Lightest oil?

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83
Location
California
I have a couple cars that require 5w30, and realistically I'll just be using the caterham blend to get a light 0w30 since I'll have tgmo 0w20 around. But what specs do you look for in an oil analysis that tells you how thin or thick an oil is? I have seen the viscosity @ whatever degrees but I don't understand them.
 

13Tacoma

Thread starter
Messages
83
Location
California
Awesome. Thank you. Viscosity index is like a flow characteristic right? So the higher the vi, the faster the oil will flow to protect against wear especially at startup? If that is correct then would vi be the most important characteristic of the oil and then followed by how light and the add pack?
 
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43,667
Location
'Stralia
Originally Posted By: 901Memphis
There is a range you must fall into at both the 40C and 100C mark to qualify for a certain grade. Here is the chart, you are looking at the left side for motor oil.
There's no 40C requirement for engine oils, the ISO oils are rated at 40C, the engine oils only at 100C and cold cranking type performance...no biggie, but 20 has been narrowed, and has a slight overlap with the new 16, and the table also shows gear oil viscosities as if they follow on from the engine oil series, which they don't.
 
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43,667
Location
'Stralia
Originally Posted By: 13Tacoma
Awesome. Thank you. Viscosity index is like a flow characteristic right? So the higher the vi, the faster the oil will flow to protect against wear especially at startup? If that is correct then would vi be the most important characteristic of the oil and then followed by how light and the add pack?
Viscosity is the resistance to flow, viscosity index related to how viscosity changes with temperature...a higher VI will be thicker over 100C, an thinner below 100C. Viscosity is what protects your engine, VI doesn't as two oils with same VI can have wildly different viscosities. If you get an oil analysis, they will give you the kinematic viscosity at 100C, which is useful, but you can get pretty close blending using the mixing calculator here What you really want to be chasing is the ideal HTHS for your application, as it's representative of the actual viscosity in the bearings at high RPM. See table two here TGMO is assumed to have an HTHS of 2.6, it's not published, just guessed at (some may say educated)...using the other oil that you wish to use, you can use the blending calculator to see what you end up with...minimum for a 30 grade is 2.9 HTHS, and around this HTHS should be your target if you want a "thin" 30...naturally occuring 30s without VII range up to and over 3.5 on that measure. Higher HTHS will correlate to higher film thicknesses.
 
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1,019
Location
Va
Originally Posted By: Shannow
... Viscosity is what protects your engine, VI doesn't as two oils with same VI can have wildly different viscosities. ... What you really want to be chasing is the ideal HTHS for your application, as it's representative of the actual viscosity in the bearings at high RPM. ...
I really wish this forum had a thanks button. Thank you for two of the best written sentences I've read on here for days.
 
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Messages
10,146
Location
Burlington, Ontario, Canada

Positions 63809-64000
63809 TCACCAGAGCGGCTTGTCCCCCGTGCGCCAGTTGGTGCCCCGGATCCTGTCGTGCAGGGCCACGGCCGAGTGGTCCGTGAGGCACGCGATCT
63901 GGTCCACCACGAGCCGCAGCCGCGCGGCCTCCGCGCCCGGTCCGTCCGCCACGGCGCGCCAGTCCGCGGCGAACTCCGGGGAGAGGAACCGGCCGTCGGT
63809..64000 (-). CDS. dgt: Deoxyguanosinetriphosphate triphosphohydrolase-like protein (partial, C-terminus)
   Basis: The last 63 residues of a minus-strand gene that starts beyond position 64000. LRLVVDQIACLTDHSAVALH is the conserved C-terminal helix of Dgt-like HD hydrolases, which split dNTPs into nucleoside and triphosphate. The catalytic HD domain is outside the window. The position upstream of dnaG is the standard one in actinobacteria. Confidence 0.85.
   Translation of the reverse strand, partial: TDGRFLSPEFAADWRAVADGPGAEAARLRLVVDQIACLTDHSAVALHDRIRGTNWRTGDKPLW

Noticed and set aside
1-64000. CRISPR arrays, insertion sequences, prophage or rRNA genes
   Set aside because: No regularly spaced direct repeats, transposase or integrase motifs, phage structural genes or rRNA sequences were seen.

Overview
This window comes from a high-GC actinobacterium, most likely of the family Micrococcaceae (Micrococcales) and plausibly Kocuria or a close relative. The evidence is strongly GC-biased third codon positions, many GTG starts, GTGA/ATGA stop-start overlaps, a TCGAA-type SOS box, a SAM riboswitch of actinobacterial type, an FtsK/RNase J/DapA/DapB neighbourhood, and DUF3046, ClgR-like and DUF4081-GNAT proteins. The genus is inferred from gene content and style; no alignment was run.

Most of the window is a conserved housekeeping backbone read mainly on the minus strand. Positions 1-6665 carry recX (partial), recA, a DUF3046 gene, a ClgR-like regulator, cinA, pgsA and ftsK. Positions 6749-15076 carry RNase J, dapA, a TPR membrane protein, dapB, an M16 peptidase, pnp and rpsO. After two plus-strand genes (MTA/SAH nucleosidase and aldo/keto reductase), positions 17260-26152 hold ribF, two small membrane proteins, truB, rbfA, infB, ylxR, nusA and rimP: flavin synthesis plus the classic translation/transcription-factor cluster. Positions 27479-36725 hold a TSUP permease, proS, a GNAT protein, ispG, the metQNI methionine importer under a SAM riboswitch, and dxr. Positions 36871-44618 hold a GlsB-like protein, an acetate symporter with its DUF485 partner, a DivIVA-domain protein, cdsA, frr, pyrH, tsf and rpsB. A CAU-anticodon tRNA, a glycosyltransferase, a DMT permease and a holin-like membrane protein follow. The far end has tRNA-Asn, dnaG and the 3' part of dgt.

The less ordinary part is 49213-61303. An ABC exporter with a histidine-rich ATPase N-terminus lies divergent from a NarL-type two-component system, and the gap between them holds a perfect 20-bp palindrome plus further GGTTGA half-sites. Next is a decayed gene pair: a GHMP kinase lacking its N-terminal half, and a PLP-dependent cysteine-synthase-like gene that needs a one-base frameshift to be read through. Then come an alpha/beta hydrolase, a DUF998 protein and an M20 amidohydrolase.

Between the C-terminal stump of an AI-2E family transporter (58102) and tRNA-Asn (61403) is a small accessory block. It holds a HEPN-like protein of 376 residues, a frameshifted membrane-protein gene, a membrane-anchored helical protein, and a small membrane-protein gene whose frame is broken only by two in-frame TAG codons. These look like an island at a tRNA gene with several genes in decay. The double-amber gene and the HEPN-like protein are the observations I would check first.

Hi 13Tacoma, Just go with an approximate 60/40 ratio of TGMO and M1 0W-40. This will give you a 0W-30 with the HTHSV of a typical 5W-30 like PU but it will be lighter on start-up than all 5W-20s and most OTC 0W-20s in your climate.
 
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6,388
Location
Washington St.
I disagree with much of what Dr. Ali E. Haas, M.D., the cosmetic plastic surgeon, has written about oils. Don't worry about cold flow, especially in moderate climates like California. Any oil that meets the specs in your owner's manual will flow fine. The viscosity index is the relative change in viscosity between 40°C and 100°C. http://en.wikipedia.org/wiki/Viscosity_index A higher VI gives less thinning when hot and less thickening when cold, but all modern oils that meet your owner's manual specs will be fine. If you lived in a place with frigid winters, the thickening when cold matters more. If you live in Death Valley, the thinning when hot matters more. One of the specs in each petroleum base oil group includes viscosity index ranges, so a synthetic oil, even a (faux) syn made from Group III base oil has a higher VI. Other things remaining equal, the film thickness of the oil relates to the viscosity. A higher viscosity oil has a stronger film thickness to keep parts from touching in the engine. Other things never remain equal, and the engine designers test and test; you can trust their recommendations.
 
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40,710
Location
Great Lakes
Originally Posted By: CATERHAM
You didn't need to join BITOG to figure that one out.
Sometimes it takes a bit of time and reading to come to the conclusion that we really aren't smarter than the engine's manufacturer.
 
Messages
10,146
Location
Burlington, Ontario, Canada
Originally Posted By: Quattro Pete
Originally Posted By: CATERHAM
You didn't need to join BITOG to figure that one out.
Sometimes it takes a bit of time and reading to come to the conclusion that we really aren't smarter than the engine's manufacturer.
And some of us learn a manufacturer's other engine specifications are a more precise way of choosing or optimizing an oil's viscosity specifically to one's own application. The recommended oil grade is just the starting point in lieu of no other information.
 
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